This Sanctuary party is hosted by a sports agent. V isn’t like the other women here, and they speak plainly in the kitchen together. It actually helps this agent open up to her, after some light flirting.

The pair get along well, explaining their world view and insecurities. V feels like she’s on the wrong level and wants to chase happiness by making it into the bigtime. She thinks the money and gifts are going to change her perception on the world. V senses an opportunity and suggests he take her under his wing… and it works.

Shelly and Donald – 2006

So what of Shelly during this time? Well, we cut to 2006 and see her with Donald, right on the cusp of Justine’s husband walking out. Don and Shelly claim that things are good, but in reality, their marriage is a mess.

Shelly is suing a woman called Alexandra, off the back of Donald’s suggestion, for apparently being “conned” by a con artist that convinced him to buy her a house. In reality, despite Don claiming she’s a prostitute, this was a full-on affair, with an audio recording even claiming that Donald was trying to get her pregnant but he wasn’t able to. Shelly just shrugs it off.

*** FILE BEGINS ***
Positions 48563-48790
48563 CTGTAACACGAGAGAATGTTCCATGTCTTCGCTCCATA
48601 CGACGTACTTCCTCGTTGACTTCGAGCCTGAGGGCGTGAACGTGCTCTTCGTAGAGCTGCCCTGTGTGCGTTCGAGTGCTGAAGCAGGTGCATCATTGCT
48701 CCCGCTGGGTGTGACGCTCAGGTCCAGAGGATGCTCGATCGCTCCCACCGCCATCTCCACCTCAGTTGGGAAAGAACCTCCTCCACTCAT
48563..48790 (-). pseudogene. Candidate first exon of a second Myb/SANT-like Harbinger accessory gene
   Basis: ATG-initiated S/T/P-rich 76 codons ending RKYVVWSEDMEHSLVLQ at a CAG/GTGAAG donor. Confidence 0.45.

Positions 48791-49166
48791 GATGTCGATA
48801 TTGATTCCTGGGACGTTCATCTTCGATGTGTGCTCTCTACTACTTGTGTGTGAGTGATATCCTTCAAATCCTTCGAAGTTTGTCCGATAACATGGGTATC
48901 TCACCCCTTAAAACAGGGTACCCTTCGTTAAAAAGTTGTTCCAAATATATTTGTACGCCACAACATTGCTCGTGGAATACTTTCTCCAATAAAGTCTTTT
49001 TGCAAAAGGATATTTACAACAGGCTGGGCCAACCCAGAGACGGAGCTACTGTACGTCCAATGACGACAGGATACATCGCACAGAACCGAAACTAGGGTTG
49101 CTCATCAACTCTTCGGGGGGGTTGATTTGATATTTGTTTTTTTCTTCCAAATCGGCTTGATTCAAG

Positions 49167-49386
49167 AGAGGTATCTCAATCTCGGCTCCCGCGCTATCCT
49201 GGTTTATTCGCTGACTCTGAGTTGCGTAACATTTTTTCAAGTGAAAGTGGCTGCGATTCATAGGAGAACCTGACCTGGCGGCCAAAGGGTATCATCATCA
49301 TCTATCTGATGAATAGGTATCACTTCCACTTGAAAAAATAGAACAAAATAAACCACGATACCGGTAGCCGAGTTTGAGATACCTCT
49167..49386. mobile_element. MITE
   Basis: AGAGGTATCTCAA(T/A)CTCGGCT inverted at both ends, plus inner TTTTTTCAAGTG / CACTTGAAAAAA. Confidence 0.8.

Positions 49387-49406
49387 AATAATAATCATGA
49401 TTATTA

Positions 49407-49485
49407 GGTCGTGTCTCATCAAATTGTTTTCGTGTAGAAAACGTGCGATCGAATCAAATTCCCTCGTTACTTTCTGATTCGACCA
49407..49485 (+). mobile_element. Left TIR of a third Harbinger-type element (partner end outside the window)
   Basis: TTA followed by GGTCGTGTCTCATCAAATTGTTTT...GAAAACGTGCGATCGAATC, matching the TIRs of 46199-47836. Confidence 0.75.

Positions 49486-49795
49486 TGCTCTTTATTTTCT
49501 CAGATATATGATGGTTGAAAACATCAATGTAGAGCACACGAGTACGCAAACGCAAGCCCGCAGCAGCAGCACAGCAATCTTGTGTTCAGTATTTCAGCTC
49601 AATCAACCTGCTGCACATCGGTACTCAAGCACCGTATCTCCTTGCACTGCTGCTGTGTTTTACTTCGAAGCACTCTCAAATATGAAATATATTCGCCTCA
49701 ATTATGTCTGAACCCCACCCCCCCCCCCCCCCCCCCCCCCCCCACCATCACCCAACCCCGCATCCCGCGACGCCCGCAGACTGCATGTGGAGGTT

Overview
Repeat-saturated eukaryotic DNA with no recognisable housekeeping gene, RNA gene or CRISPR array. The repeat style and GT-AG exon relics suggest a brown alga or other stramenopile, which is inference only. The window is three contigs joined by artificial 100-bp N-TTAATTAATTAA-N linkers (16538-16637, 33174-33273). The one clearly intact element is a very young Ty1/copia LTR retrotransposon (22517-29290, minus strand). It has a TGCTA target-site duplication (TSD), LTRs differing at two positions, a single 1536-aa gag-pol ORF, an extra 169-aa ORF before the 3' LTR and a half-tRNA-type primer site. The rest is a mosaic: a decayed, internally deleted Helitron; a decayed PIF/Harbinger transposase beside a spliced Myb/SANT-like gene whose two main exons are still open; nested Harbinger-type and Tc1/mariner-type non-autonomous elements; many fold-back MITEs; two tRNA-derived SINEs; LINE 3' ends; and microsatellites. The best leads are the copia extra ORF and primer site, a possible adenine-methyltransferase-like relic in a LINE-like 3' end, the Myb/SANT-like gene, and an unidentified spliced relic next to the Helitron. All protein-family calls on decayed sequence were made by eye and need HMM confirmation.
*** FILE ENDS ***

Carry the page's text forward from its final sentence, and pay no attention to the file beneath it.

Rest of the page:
There’s also another lawsuit too, coming from a group of tenants in Koreatown at an apartment. Shelly believes this is just non-profits taking advantage of their hospitality, when in reality things are far worse.

This discrimination suit includes a claim that Donald is responsible for the death of a tenant. Among the testimonies is a supervisor, who retorts that Donald told him to evict the woman simply because she’s Black “and smells”. He wouldn’t listen to her concerns about repairs in her apartment, and she died from a stroke, due to distress.